CONS 368 BUILDING ELECTRICAL AND MECHANICAL SYSTEMS

Offered as needed, 3 credit hours

An introduction to the major components that comprise the electrical and mechanical (HVAC) systems in a commercial building. Students study and interpret construction plans associated with these systems. Water supply, waste, drain and vent calculations are performed. Students are required to perform heat and energy calculations. Issues that impact building environmental health and indoor air quality are presented. Alternative energy approaches to heating, cooling and providing power to buildings are introduced. Three hours lecture per week.

Prerequisites: College Algebra (MATH 121) or permission of instructor.

CONS 370 TIMBER DESIGN

Fall, 3 credit hours

The dimensional features, structural properties and behavior under load of wooden structural members are presented. Students learn standard methods for the analysis and design of timber-framed structural elements including beams, joists, rafters, posts (columns), braces, gussets and fasteners. Load and Resistance Factor Design and Allowable Strength Design are employed. Use and selection of engineered lumber products such as glu-lams and laminated veneer lumber is included. Two hours lecture, four hours recitation per week.

Prerequisites: Strength of Materials for Technicians (CONS 272), Structural Analysis I (CONS 236), or permission of instructor.

CONS 372 HIGHWAYS AND TRANSPORTATION

Spring, 3 credit hours

This course covers the design of horizontal and vertical highway alignments in accordance with American Association of State Highway and Transportation Officials (AASHTO) requirements from survey data, topographic maps and traffic data. Analysis of alternate plans using benefit cost ratios based on road user costs and first costs are included. Setting of traffic light timing for optimum traffic flow and design of parking is introduced. Three hours lecture per week.

Prerequisites: Advanced Surveying (CONS 203), Soil Mechanics (CONS 314), Civil Engineering Materials (CONS 380), or permission of instructor.

CONS 375 STRUCTURAL ENGINEERING DESIGN

Spring, 3 credit hours

This course is an introduction to the design of structural steel, reinforced concrete, wood and masonry. This course is taught on the basis of statically determinate structures. Students are introduced to basic concepts of the design of these different materials and apply this knowledge by designing simple structural members. Three hours lecture per week.

Prerequisites:Civil Engineering Materials (CONS 280) and either Strength of Materials for Technicians (CONS 272) and Civil Engineering Materials (CONS 280) or Structural Mechanics (CONS 263) and Structural Mechanics Lab (CONS 273) or permission of instructor.

CONS 385 HYDROLOGY and HYDROGEOLOGY

Fall, 4 credit hours

This course includes the study of surface and groundwater systems, with an emphasis on civil and environmental engineering related topics. Surface water topics include: principles of hydrology, hydrologic cycle, surface water environments, surface water flow, mass transport, flood hazard analysis, and drainage basins. Specific groundwater topics include: principles of hydrogeology, aquifers, aquitards, groundwater flow regimes and modeling, well construction and testing, porosity and permeability of earth materials, and the impact of geology on groundwater occurrence. Instruction also includes common management practices for drainage basins and groundwater. Laboratory and field exercise are used to introduce students to technologies and analytical methods used by industry to understand surface and groundwater systems. Three hours lecture, two hours laboratory per week.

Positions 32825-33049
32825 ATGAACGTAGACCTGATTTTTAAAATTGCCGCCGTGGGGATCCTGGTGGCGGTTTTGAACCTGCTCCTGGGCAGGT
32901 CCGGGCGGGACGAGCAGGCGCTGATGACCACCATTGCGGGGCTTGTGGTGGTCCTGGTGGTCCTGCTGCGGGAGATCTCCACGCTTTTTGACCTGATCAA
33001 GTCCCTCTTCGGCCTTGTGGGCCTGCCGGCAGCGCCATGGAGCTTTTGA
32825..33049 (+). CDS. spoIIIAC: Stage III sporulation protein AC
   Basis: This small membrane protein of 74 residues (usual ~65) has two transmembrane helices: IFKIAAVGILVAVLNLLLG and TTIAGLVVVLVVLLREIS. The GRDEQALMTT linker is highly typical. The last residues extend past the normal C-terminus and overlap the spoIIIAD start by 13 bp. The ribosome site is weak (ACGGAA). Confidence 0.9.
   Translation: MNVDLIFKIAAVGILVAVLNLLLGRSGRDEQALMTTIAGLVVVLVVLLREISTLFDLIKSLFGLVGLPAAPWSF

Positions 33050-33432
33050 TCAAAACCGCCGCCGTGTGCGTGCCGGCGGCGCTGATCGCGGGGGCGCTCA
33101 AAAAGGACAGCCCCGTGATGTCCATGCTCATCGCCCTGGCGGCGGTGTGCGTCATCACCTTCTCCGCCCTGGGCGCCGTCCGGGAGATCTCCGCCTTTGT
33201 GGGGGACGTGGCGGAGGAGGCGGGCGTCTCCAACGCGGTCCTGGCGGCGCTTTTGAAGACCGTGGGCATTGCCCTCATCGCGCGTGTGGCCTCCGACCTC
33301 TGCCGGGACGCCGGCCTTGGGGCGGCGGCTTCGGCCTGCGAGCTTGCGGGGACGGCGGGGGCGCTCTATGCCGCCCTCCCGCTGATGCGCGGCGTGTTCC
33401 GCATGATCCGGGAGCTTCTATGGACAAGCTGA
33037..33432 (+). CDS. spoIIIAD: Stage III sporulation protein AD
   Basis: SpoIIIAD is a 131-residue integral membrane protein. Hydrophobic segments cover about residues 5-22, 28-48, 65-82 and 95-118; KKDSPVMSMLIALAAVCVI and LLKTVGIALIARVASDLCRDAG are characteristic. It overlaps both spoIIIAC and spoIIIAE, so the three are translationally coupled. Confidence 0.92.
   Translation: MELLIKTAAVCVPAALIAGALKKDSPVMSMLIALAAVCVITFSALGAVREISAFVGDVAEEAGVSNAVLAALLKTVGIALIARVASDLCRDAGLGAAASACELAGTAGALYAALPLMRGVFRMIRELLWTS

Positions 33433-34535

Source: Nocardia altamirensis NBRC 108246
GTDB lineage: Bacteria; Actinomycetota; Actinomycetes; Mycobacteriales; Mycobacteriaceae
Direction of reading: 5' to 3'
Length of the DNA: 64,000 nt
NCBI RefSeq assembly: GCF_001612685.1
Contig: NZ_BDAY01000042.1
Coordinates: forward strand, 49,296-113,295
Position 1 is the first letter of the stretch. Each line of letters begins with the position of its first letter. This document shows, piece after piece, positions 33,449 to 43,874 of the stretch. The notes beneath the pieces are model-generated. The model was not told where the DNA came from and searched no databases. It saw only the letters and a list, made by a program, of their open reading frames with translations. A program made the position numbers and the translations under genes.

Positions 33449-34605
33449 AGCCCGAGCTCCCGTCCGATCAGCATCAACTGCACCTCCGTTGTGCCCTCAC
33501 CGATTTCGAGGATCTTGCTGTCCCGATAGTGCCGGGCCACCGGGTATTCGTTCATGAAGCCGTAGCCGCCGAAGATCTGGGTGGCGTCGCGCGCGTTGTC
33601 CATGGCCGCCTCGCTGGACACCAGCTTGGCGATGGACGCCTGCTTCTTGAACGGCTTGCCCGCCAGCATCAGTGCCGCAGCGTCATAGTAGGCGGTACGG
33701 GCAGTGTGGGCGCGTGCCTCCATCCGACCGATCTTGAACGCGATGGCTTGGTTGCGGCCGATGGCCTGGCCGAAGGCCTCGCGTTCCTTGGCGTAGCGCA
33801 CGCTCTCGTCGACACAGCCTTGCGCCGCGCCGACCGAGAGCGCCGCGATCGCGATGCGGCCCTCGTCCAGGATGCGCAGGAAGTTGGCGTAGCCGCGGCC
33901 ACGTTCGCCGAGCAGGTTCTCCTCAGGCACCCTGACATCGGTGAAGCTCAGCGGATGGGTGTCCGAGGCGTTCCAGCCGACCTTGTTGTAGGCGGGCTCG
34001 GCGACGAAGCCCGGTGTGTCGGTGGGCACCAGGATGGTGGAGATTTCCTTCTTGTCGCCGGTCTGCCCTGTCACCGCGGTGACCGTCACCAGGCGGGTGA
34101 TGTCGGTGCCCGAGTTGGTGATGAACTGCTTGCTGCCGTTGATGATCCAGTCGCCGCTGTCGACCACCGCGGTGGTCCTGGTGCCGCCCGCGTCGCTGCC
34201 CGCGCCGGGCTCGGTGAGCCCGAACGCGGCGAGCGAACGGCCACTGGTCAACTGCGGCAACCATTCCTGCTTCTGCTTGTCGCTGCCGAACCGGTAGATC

Prerequisites: Engineering Geology (CONS 285), Calculus I (MATH 161), or permission of the instructor.

CONS 386 WATER QUALITY

Fall, 4 credit hours

Water is one of Earth’s most valuable resources. The quality of water is essential to human health, the environment, and industrial/engineering use. This course provides students with the knowledge to determine the quality of water and how it is impacted by contaminants. Course content expands upon concepts of basic chemistry to study areas of aqueous chemistry that relate to water quality analysis. Specific topics include the physical, chemical, and biological characteristics of water and the significance and interpretations of water quality properties. The fate of contaminants in natural and engineered environments are studied. Environmental and engineered systems are modeled in order to study contaminant fate and reaction kinetics. Laboratory sessions use standard water quality testing practices that are currently used in industry. Three hours lecture, two hours laboratory per week.

Prerequisites: Calculus II (MATH 162), College Chemistry I (CHEM 150), or permission of the instructor.

CONS 387 WATER AND WASTEWATER TREATMENT TECHNOLOGIES

Spring, 3 credit hours

The treatment of water is necessary to achieve the required quality necessary for a desired end-use. End-use may include, but is not limited to, drinking water, medical use, and industrial use. The treatment of wastewater streams is necessary to achieve an effluent stream suitable for disposal or possible additional processing for reuse. This course explores different chemical and physical methods of treatment for water and wastewater streams. Course content expands upon concepts learned in basic chemistry and water quality courses. Specific topics include the physical, chemical, and biological treatment processes of water and wastewater streams. Students learn design concepts for water and wastewater treatment plants. There is also a discussion of water quality standards and regulations. Laboratory sessions demonstrate standard water and wastewater treatment practices that are currently used in industry. Two hours lecture, two hours laboratory per week.